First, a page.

Efficacy and treatment satisfaction of once-daily insulin glargine plus one or two oral antidiabetic agents versus continuing premixed human insulin in patients with type 2 diabetes previously on long-term conventional insulin therapy: the Switch pilot study.Exp Clin Endocrinol Diabetes. 2007 Nov; 115(10):627-33.EC
Addition of the long-acting basal human insulin analogue insulin glargine (LANTUS) to the treatment regimen of patients with inadequate glycaemic control on oral antidiabetic drugs (OADs) alone has previously been evaluated as effective, safe and convenient. This pilot study aimed to establish whether insulin glargine plus OADs is effective in Type 2 diabetes patients previously poorly controlled on premixed insulin therapy.
In an open, controlled, randomized, parallel-group, single-centre, 16-week pilot study, 52 patients (age 65.6+/-9.2 years; diabetes duration 15.3+/-7.6 years; insulin therapy duration 4.2+/-1.7 years, body mass index 31.4+/-2.9 kg/m2) with Type 2 diabetes (HbA1c>or=8.0%) on premixed human insulin (75/25 or 70/30) were randomized to once-daily morning insulin glargine plus glimepiride (Group A; n=17), insulin glargine plus glimepiride and metformin (Group B; n=18) or premixed insulin (Group C; n=17). Glycaemic control and incidence of hypoglycaemia were evaluated.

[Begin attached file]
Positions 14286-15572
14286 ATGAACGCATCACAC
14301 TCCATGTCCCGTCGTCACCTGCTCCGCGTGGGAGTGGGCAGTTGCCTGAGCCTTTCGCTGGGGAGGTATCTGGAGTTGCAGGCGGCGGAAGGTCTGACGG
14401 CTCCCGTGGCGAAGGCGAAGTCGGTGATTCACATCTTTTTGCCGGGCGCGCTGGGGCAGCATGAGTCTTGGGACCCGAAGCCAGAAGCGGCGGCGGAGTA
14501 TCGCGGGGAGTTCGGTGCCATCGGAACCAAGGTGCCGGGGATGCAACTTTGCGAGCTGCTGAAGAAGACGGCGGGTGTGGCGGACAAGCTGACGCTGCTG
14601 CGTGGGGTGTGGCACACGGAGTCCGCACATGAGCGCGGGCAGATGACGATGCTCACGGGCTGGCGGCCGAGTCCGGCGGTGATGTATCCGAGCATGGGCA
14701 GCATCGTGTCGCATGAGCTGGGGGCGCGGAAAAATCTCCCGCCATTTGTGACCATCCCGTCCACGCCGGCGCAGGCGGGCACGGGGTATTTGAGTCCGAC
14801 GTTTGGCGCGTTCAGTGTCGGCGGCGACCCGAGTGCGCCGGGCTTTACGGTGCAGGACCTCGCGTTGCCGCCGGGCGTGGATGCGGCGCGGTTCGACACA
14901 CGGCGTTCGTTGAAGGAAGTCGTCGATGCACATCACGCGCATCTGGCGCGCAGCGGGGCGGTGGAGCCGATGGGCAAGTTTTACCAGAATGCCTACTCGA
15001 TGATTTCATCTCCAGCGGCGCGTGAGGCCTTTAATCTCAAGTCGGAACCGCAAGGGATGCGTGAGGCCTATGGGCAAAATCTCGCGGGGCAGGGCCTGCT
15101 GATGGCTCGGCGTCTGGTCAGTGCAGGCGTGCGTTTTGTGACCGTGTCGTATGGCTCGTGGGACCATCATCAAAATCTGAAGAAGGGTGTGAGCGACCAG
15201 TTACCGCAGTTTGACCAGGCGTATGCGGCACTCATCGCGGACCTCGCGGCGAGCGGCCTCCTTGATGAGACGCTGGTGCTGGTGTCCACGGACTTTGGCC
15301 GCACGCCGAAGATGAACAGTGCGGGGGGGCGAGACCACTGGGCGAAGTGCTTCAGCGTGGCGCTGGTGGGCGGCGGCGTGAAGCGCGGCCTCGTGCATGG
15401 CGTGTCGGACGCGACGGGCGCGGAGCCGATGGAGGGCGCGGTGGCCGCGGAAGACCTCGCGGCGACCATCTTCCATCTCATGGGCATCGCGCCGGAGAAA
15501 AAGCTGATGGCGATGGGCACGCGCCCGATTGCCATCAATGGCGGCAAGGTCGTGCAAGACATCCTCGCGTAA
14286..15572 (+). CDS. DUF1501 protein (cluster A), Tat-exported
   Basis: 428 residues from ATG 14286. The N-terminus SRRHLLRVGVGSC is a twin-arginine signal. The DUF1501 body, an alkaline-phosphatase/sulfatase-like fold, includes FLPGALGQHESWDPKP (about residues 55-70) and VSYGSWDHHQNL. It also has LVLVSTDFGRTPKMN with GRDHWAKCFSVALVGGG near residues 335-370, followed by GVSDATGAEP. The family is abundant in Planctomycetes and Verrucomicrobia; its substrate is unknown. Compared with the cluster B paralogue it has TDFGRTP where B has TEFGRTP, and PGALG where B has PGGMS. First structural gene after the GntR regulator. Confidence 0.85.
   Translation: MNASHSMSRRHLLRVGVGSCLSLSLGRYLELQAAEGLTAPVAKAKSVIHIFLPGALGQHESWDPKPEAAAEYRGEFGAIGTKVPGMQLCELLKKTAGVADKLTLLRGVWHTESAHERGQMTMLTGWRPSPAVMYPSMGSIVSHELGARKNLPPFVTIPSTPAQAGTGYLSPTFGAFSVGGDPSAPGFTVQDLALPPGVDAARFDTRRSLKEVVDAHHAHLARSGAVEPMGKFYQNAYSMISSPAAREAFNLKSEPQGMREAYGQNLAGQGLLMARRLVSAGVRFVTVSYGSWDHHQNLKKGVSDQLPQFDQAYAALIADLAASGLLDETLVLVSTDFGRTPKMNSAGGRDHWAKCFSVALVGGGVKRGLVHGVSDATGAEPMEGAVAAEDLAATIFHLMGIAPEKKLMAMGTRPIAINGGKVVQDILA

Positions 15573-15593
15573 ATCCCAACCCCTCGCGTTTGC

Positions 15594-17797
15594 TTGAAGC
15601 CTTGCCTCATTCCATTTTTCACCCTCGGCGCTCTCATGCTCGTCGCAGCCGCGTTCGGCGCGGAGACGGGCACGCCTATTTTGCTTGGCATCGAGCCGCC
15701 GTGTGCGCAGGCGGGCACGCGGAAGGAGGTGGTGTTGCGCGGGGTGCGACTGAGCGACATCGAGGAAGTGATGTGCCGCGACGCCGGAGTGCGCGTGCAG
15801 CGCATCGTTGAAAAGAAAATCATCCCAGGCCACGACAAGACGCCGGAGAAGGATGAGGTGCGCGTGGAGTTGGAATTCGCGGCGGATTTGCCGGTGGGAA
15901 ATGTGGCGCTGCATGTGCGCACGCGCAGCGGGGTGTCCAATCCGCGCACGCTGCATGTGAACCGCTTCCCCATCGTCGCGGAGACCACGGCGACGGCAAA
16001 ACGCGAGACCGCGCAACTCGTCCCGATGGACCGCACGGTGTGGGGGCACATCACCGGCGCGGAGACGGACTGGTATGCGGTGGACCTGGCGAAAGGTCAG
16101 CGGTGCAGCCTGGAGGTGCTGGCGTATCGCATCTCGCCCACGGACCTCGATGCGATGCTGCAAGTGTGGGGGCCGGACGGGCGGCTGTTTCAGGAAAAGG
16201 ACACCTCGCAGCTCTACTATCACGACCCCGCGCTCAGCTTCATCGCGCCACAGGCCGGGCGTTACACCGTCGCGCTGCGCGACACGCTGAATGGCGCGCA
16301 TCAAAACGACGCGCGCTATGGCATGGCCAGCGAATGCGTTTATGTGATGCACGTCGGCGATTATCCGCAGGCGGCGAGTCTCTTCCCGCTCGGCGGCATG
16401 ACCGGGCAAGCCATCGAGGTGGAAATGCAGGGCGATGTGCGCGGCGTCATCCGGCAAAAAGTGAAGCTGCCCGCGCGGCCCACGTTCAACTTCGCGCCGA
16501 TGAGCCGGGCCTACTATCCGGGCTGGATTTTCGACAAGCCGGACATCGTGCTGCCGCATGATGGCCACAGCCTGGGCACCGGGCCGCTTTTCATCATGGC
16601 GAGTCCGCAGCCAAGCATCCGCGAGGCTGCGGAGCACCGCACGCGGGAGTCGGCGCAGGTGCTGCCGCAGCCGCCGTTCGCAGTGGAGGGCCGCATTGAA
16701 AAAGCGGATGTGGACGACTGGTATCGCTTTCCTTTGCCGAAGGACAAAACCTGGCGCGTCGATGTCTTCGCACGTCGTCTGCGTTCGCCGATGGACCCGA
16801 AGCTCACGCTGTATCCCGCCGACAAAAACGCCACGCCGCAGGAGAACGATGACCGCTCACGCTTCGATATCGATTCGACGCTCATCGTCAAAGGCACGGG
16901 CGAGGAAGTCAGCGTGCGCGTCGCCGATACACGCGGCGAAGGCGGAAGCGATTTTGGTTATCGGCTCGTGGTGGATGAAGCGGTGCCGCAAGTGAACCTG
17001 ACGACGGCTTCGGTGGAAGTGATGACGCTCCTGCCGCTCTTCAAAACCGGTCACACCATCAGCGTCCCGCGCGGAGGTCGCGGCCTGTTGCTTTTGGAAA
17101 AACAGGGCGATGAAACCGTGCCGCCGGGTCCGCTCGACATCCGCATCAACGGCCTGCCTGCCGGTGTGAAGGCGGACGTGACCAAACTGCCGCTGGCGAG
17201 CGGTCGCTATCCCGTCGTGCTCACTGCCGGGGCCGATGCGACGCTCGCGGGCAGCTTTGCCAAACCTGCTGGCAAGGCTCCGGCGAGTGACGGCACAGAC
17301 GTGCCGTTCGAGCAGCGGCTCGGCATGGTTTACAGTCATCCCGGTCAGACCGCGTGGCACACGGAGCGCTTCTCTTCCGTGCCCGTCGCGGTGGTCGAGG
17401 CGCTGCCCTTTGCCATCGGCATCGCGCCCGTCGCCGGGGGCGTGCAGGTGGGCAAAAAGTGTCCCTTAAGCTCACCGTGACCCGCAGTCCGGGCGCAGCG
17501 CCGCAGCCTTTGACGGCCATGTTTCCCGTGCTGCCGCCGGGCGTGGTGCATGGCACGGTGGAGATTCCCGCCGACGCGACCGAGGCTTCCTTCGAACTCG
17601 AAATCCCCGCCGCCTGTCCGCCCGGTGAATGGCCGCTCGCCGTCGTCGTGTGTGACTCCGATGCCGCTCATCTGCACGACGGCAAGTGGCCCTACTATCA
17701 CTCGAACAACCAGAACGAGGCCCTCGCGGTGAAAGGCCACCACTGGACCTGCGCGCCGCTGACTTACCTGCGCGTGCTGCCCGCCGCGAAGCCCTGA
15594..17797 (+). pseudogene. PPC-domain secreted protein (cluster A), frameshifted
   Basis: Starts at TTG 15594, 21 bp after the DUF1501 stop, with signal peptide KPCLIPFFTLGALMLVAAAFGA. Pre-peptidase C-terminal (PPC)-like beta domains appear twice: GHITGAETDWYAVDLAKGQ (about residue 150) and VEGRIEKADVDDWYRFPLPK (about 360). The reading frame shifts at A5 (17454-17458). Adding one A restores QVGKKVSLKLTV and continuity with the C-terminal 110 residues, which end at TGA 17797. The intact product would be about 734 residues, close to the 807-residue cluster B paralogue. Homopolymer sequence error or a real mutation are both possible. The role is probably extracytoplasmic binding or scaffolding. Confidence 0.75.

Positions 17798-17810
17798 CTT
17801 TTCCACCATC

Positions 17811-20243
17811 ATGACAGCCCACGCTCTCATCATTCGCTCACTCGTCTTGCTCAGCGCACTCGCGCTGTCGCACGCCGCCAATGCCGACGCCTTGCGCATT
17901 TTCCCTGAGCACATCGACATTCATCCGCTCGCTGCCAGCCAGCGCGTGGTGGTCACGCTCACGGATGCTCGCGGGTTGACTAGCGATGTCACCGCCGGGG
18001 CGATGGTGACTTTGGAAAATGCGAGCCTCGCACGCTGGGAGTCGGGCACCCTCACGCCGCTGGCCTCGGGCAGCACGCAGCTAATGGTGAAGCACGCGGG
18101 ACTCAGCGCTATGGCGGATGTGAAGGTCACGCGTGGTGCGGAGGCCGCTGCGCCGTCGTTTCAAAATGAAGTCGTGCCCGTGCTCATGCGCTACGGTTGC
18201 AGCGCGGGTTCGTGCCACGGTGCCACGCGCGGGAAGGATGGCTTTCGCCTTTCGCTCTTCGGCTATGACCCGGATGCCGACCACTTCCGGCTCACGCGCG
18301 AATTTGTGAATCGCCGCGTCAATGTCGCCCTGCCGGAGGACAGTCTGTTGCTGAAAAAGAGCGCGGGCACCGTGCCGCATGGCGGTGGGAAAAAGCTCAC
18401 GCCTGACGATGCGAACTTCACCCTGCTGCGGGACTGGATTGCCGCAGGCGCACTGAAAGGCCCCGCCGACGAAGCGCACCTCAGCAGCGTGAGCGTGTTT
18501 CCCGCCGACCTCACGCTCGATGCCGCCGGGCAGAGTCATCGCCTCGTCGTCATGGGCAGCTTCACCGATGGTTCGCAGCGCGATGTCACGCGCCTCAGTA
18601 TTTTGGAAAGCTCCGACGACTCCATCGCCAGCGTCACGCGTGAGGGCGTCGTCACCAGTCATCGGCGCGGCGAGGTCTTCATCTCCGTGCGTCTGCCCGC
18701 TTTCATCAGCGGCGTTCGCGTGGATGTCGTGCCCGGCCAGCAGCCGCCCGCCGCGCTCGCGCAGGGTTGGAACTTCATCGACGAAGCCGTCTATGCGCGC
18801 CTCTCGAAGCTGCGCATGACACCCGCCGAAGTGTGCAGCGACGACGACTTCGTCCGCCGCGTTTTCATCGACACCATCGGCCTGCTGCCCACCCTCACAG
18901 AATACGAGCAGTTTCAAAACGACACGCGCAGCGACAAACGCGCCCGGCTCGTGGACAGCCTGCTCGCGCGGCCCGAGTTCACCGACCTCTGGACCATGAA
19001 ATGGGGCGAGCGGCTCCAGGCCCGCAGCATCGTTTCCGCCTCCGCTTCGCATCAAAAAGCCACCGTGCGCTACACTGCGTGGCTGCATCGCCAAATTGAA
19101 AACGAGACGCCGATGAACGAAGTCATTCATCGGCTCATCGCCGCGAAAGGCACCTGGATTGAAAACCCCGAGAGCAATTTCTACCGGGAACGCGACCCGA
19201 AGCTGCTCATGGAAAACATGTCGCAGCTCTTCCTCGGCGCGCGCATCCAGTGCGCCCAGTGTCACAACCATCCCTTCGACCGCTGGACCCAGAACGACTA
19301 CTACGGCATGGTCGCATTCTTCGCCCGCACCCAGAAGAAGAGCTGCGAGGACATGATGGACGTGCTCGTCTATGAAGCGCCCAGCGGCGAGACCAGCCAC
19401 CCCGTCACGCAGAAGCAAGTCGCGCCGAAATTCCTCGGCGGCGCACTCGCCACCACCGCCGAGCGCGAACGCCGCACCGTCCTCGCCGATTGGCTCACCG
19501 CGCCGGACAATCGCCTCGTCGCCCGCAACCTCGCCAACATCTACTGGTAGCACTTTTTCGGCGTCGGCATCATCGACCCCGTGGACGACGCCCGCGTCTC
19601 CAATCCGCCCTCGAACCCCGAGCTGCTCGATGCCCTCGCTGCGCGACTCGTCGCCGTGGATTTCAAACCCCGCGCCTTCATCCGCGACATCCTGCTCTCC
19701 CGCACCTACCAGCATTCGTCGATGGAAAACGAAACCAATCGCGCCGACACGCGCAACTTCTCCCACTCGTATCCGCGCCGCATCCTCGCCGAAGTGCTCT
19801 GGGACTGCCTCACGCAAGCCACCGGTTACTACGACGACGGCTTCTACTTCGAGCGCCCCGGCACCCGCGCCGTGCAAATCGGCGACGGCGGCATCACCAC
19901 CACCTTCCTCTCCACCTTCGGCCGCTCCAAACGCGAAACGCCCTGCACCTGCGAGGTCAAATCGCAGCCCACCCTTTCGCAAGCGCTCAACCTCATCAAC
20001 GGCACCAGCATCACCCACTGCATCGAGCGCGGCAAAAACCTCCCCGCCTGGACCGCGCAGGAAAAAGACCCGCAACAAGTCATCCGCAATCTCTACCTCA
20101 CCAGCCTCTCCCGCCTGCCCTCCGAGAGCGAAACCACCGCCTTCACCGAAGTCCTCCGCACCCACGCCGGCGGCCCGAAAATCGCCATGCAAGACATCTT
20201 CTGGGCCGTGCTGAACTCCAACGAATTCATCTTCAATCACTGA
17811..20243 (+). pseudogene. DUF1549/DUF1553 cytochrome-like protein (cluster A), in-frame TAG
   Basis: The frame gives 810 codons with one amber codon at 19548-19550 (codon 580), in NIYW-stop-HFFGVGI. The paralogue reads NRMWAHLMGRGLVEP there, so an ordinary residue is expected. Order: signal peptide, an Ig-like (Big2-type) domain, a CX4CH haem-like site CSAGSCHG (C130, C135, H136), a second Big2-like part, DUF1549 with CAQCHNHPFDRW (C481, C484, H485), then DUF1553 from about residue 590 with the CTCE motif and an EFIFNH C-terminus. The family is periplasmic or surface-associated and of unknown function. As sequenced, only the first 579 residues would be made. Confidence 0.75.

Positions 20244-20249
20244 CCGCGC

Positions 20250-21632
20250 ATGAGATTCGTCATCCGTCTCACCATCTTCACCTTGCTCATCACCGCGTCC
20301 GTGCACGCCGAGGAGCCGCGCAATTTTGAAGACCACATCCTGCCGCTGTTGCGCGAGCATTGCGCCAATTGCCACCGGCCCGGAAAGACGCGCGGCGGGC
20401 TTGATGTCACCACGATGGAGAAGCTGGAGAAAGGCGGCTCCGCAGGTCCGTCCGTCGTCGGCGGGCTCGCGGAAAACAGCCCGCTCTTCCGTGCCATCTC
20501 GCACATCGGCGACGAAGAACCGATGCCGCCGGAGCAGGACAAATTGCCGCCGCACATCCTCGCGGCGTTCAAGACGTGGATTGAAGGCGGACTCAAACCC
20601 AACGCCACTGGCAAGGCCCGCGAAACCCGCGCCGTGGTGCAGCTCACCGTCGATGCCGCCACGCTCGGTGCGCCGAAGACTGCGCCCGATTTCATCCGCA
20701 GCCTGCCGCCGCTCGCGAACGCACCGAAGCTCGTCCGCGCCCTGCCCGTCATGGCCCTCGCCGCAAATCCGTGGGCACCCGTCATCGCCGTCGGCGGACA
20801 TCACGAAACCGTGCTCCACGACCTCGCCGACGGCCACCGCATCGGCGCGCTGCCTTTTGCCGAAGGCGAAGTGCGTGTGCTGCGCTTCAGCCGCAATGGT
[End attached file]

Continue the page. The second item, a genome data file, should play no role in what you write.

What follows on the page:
HbA1c decreased significantly from baseline in Groups A and B, but not in Group C; (Group A: 7.87+/-0.66%, -0.35%, p=0.013; Group B: 7.44+/-0.92%, -0.69%, p=0.0057; Group C: 7.83+/-1.13%, -0.25%, p=0.32). There were no between-treatment differences at endpoint in HbA1c, fasting blood glucose, mean daily blood glucose or symptomatic hypoglycaemia (mean events/patient: Group A, 2.2; Group B, 2.3; Group C, 2.0). At endpoint, 88% of patients in Group A, 81% in Group B and 94% in Group C opted to continue with their assigned regimen.
This pilot study is the first prospective study to show that switching from premixed insulin to insulin glargine plus OAD treatment resulted in similar glycaemic control and treatment satisfaction. The results support the need for prospective examination in a larger-scale clinical study in patients with long-standing Type 2 diabetes and sub-optimal glycaemic control previously using a conventional premixed insulin regimen.